Imitating such a model was not an easy task; and Jean Gailhac knew it well. However, he wanted “his daughters” to be holy, exemplary, “other Jesus Christ”. That is why he insisted and encouraged:
“You are entering the family of the Sacred Heart of Mary. And for what purpose? To become saints, co-operators in the great work of Jesus Christ, the work of Redemption. (GS/04/IX/82/A)
“You are daughters of the Sacred Heart of Mary, of that Heart which has cooperated so much in the redemption of the world. The mere mention of this name indicates to you what dedication and zeal you must have to cooperate in the sanctification of all in order to give glory to God. Let everything in your lives speak of holiness and draw people to God. (GS/10/VI/84/A).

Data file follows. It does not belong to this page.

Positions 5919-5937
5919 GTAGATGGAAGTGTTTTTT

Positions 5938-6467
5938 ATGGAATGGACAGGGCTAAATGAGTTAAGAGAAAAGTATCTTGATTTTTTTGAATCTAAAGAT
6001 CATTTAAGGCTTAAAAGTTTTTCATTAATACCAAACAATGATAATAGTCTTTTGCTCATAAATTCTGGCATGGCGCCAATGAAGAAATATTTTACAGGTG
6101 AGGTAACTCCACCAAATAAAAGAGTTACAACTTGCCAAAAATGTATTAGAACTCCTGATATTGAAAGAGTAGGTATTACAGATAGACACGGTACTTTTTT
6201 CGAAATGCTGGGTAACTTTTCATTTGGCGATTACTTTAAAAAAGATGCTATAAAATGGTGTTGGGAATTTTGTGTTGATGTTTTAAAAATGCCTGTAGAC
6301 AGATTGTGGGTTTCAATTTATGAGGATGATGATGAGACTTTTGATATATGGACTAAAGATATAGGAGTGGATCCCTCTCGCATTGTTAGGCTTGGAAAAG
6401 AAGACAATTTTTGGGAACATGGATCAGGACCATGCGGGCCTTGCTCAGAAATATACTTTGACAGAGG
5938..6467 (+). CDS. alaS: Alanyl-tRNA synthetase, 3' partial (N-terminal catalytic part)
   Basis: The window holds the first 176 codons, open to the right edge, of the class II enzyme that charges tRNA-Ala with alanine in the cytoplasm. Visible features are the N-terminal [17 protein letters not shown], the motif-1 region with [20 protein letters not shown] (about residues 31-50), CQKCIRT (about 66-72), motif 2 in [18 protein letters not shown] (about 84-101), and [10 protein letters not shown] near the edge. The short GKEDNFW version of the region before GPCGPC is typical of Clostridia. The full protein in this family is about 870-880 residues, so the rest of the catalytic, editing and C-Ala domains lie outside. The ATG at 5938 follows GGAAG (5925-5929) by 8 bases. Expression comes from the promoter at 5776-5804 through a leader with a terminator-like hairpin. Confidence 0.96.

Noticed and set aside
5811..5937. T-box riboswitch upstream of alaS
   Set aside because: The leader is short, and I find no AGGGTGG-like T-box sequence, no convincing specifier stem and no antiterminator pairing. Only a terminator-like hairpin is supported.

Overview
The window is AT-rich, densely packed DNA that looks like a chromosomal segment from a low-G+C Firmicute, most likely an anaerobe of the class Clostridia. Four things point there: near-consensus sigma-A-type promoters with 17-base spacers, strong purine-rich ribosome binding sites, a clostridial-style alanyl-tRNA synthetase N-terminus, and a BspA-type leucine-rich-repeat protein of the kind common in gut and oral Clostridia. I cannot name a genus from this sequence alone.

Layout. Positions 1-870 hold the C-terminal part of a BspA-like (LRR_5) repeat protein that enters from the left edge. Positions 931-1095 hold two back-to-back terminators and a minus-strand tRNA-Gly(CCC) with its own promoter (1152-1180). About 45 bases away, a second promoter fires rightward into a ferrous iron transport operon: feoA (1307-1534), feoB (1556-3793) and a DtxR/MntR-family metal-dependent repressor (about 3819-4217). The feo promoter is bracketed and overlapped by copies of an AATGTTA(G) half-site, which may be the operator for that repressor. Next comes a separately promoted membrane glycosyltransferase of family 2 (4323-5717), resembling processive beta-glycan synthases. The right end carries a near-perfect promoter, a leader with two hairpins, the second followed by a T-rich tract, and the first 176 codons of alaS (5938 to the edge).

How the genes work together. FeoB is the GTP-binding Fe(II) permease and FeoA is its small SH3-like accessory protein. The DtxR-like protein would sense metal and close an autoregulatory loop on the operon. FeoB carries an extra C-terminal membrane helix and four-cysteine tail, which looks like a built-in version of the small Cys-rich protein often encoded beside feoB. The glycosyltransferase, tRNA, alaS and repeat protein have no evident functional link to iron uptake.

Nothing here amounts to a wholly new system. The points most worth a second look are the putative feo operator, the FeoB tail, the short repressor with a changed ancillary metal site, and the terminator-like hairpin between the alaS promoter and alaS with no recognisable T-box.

“Consecrated to the Sacred Heart of Mary, live in such a way as to become one heart with that heart. How beautiful is this vocation” (GS/09/IX/82/A).
Yes, beautiful and difficult is the task of those who, with Mary as their model, want to become “one with Jesus Christ” and to collaborate with Him in the great and permanent Work of Redemption, helping human beings to be ever more fully human, as God has created them and as He would have them be, by free choice. Such a mission requires self-control, partnership and fraternity/sorority with others, care and respect for the common House, and an interior life that fosters constant discernment of the will of God. May the meditative capacity of Mary’s heart and her spirit of faith and zeal enlighten us on this path!
Area of Brazil